Hermit’s Hut is more traditionalist in that it’s a quiet sanctuary to test out your tea pouring skills with a group of friends. This is the place to go if you want to take your tea seriously, and their menu is one of the most comprehensive in town, with white teas dating back to 2013, and a rare, private collection of oolongs that can’t be found at your average tea shop. The interior is thick on natural wood and soft warm lighting. Small tea snacks are available.
Location: No. 15, Alley 46, Lane 553, Zhongxiao East Rd, Sec. 4, Xinyi District (Map)
Mata Market 聚落山海永康館
Mata is an immersive teahouse tucked behind a small garden next to Yongkang Park. With a Japanese zen aesthetic, it’s heavy on the natural light, foliage, and feels as if it belongs in the countryside rather than smack in the middle of the city. It’s a wonderful place to meet friends for a tasty vegetarian lunch and a long tea service. The staff will offer brief instructions, but they don’t hover. You’ll be left alone for the most part. Mata is a casual place to dip your toes into the art of traditional tea without having to take it too seriously.
Location: No. 9, Lane 31, Yongkang Street, Daan District (Map)
Shi Jian Tea Songyan 十間茶屋松菸店
Shi Jian is a hip and minimalistic shop that looks — at first glance — more like a perfume parlor than a place that serves tea. With white-washed walls and only a couple of tables, they’re mainly a takeaway place that specializes in cold brews. But if you do snag a table, a full gongfu-style tea service is done tableside in crystal clear vessels, and a petite tea snack is mandatory. Since there are only two tables for the whole store to gawk at, the whole experience can be a bit clunky and awkward if done alone. Otherwise it’s a lovely service to endure with a friend or partner.
Location: No. 48, Lane 553, Zhongxiao East Rd, Sec. 4, Xinyi District (Map)
Tucked in an alleyway with a large ceiling to floor window, 開門 is a quiet place to get some reading and work done. Unlike a lot of places that provide a full-blown tea experience, this place is more approachable. They have a signature green tea and lots of oolong options. Tea sets are kept to a minimum and purposely designed for individual use. Decked out in wood and a sprinkling of plants, this teahouse is a really cozy place to get in some relaxation time.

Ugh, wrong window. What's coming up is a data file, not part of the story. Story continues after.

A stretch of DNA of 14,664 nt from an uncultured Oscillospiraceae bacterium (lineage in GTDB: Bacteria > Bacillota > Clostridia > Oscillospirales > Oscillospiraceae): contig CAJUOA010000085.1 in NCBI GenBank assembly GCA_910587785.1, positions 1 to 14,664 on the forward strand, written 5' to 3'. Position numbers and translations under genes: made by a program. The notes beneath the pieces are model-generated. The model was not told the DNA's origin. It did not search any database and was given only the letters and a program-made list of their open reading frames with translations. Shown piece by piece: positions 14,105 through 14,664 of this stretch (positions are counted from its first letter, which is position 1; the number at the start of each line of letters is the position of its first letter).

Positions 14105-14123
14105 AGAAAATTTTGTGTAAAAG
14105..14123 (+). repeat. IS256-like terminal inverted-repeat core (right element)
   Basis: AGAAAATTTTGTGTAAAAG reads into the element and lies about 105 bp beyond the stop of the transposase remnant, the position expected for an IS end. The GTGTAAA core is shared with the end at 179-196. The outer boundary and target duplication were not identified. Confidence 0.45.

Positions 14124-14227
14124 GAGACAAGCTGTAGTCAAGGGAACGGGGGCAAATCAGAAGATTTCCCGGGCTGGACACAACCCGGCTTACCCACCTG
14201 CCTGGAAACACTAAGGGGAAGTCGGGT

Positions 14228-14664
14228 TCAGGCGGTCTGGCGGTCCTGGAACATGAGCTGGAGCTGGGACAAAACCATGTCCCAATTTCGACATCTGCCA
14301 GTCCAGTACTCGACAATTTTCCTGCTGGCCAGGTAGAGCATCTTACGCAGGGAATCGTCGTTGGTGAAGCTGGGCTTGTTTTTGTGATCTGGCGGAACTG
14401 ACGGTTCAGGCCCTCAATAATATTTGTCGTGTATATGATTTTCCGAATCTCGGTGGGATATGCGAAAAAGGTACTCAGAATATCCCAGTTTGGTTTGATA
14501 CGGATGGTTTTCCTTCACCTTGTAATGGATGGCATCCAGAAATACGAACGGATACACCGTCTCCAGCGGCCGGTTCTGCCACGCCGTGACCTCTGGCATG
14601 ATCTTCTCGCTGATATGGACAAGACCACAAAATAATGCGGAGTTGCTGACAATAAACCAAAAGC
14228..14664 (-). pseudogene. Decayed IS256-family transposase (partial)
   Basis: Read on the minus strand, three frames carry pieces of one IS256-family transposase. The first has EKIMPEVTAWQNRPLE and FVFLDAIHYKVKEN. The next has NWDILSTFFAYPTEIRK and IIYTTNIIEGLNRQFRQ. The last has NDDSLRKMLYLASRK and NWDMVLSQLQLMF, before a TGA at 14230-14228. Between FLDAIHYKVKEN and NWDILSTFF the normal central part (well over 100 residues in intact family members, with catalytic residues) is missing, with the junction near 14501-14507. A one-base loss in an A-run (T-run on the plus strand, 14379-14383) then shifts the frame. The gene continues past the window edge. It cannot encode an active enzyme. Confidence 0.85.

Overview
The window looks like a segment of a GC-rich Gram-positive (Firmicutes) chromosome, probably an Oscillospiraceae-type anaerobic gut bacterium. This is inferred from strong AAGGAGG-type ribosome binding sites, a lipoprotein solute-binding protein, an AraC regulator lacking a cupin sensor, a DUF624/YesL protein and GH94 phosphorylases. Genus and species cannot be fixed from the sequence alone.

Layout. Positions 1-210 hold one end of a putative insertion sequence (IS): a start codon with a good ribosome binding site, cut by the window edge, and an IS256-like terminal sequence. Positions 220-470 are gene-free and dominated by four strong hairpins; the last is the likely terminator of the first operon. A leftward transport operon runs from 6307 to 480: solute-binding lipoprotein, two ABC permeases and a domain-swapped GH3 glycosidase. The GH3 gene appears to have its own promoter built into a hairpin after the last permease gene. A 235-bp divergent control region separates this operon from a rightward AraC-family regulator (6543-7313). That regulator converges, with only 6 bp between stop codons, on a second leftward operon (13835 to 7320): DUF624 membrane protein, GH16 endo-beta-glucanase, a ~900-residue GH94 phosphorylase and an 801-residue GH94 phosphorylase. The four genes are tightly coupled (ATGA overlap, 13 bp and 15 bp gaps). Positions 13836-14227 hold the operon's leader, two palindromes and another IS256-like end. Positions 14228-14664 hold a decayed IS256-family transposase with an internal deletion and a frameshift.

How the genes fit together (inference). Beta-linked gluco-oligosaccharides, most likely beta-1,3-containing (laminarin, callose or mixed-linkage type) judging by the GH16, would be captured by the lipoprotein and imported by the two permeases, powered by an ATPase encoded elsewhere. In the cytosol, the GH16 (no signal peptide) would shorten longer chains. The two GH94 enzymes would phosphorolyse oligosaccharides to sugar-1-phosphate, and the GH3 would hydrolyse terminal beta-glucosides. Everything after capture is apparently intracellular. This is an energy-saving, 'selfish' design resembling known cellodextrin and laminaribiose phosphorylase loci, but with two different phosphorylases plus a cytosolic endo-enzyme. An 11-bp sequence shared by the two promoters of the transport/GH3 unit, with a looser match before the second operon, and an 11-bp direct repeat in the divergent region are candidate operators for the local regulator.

Location: No. 3, Lane 80, Alley 1, Minsheng East Rd Sec. 4, Songshan District (Map)
There’s quite a robust selection of traditional, single origin teas here, but the main draw of this place is its creativity. There’s a diverse selection of great tea concoctions, like the Pu’erh latte, Jinxuan tea steeped with lemon, or black tea served with freshly made tapioca pearls. Teas are treated like cocktails here, and there’s a lot of variation in the menu that can’t be found in most tea shops. It’s one of the best places to take people who aren’t exactly diehard tea fanatics, but have an open mind and want to try something new.
Location: No. 322, Guangfu South Rd, Daan District (Map)
Qingtian Tea House 青田茶館
This is a dreamy, wooden courtyard building that once upon a time doubled as the dormitory of National Taiwanese University professors. Today, it’s been converted into a full-on teahouse, and the options here are mainly single origin teas served gongfu style. They’ve taken cues from British afternoon tea though, and have one of the most extensive afternoon tea snack menus around that rotates based on seasonality. Dinner and lunch is also available for people who want to make a meal out of the experience.
Location: No. 12號Lane 8, Qingtian St, Daan District (Map)
Main image from Hermit Hut’s Facebook page.